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AU - Rossini, Paola

AU - Campostrini, Lorella

AU - Coppini, Alessandro

AU - Gori, Mario

AU - Ianaro, Angela

AU - Bucci, Mariarosaria

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N2 - Objective. In 1996 we found by serendipity that 2 patients with rheumatoid arthritis (RA) who were taking clarithromycin (CM) to eradicate Helicobacter pylori experienced a regression of their RA symptoms. Following this observation, we tested the hypothesis that this reduction in symptoms could have been caused by CM administration. Methods. We performed a 6-month, open, uncontrolled pilot study on 18 patients (14 females and 4 males, mean age 62 yrs.) with RA who had previously received DMARDs (mean 2.6) and discontinued the treatment at least one month earlier because lack of efficacy or severe side effects. Patients were treated with CM at the dose of 500 mg twice per day for the first 10 days, followed by a daily maintenance dose of 250 mg twice per day. Results. 4/18 patients did not complete the treatment, 2/18 were not responsive to the treatment and 2/18 discontinued the treatment. Following ACR criteria the improvement was: 10 patients ACR 20; 6 patients ACR 50; and 2 patients ACR 70. The remaining 4 patients did not reach ACR 20 since either the number of tender or swollen joints was not to the level required. Reductions in PGE2 and soluble phospholipase A2 plasma levels were closely related to CM plasma levels. Conclusions. Our findings suggest that CM treatment can be beneficial in those patients who are not responsive to or cannot tolerate DMARDs. No definitive conclusions can be drawn based on the present study, due to the small sample size involved.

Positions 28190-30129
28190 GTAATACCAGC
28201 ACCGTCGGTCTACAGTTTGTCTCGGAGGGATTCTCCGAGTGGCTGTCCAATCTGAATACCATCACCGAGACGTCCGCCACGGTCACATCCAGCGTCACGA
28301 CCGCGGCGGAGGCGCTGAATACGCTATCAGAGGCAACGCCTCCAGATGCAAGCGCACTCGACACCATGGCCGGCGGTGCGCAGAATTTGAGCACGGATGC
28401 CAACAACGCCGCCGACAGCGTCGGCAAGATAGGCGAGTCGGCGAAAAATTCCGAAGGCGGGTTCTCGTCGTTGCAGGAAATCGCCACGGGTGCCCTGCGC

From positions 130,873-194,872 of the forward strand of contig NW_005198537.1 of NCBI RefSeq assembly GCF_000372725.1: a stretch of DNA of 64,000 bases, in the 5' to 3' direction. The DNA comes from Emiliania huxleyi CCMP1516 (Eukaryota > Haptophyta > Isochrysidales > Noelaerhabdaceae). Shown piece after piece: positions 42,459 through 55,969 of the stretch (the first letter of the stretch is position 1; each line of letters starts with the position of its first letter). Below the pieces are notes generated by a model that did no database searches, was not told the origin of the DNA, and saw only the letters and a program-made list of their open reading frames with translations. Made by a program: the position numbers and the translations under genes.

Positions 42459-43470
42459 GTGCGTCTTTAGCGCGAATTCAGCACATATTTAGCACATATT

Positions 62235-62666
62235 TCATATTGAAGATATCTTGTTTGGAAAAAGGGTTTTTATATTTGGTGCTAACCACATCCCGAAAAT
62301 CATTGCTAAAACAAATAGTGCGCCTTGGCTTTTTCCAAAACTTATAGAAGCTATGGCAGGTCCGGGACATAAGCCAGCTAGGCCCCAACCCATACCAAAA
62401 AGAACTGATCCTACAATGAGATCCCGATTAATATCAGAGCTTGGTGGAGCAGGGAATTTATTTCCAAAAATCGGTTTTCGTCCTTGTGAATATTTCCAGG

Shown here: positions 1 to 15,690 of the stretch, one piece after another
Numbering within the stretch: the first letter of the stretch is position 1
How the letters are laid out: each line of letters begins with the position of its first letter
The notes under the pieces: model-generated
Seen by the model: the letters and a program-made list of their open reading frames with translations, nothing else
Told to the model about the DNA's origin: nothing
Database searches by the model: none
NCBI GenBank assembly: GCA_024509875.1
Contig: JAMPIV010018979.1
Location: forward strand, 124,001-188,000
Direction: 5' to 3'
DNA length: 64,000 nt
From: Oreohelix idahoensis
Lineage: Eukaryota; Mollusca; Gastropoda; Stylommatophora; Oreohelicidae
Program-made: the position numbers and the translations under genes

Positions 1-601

AB - Objective. In 1996 we found by serendipity that 2 patients with rheumatoid arthritis (RA) who were taking clarithromycin (CM) to eradicate Helicobacter pylori experienced a regression of their RA symptoms. Following this observation, we tested the hypothesis that this reduction in symptoms could have been caused by CM administration. Methods. We performed a 6-month, open, uncontrolled pilot study on 18 patients (14 females and 4 males, mean age 62 yrs.) with RA who had previously received DMARDs (mean 2.6) and discontinued the treatment at least one month earlier because lack of efficacy or severe side effects. Patients were treated with CM at the dose of 500 mg twice per day for the first 10 days, followed by a daily maintenance dose of 250 mg twice per day. Results. 4/18 patients did not complete the treatment, 2/18 were not responsive to the treatment and 2/18 discontinued the treatment. Following ACR criteria the improvement was: 10 patients ACR 20; 6 patients ACR 50; and 2 patients ACR 70. The remaining 4 patients did not reach ACR 20 since either the number of tender or swollen joints was not to the level required. Reductions in PGE2 and soluble phospholipase A2 plasma levels were closely related to CM plasma levels. Conclusions. Our findings suggest that CM treatment can be beneficial in those patients who are not responsive to or cannot tolerate DMARDs. No definitive conclusions can be drawn based on the present study, due to the small sample size involved.